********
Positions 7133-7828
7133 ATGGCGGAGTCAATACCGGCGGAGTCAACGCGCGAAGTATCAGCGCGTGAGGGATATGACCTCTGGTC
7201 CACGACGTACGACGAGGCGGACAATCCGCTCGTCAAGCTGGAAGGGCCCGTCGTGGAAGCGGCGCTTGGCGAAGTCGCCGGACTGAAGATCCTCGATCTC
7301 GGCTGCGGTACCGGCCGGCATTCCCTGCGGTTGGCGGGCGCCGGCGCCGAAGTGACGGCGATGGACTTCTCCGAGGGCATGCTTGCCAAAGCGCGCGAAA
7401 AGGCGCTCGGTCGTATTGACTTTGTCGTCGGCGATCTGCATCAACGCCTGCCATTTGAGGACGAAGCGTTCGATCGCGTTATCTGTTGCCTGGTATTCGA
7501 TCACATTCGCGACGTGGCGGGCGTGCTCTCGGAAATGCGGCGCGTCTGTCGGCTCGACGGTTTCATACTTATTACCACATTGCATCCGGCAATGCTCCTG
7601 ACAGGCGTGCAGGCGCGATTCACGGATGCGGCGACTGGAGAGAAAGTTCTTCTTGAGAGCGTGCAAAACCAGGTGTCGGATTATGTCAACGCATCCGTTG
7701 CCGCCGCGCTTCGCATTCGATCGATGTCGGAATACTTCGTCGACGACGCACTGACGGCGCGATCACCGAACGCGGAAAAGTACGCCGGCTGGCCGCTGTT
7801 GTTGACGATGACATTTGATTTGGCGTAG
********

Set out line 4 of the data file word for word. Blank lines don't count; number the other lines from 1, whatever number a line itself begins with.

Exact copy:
7301 GGCTGCGGTACCGGCCGGCATTCCCTGCGGTTGGCGGGCGCCGGCGCCGAAGTGACGGCGATGGACTTCTCCGAGGGCATGCTTGCCAAAGCGCGCGAAA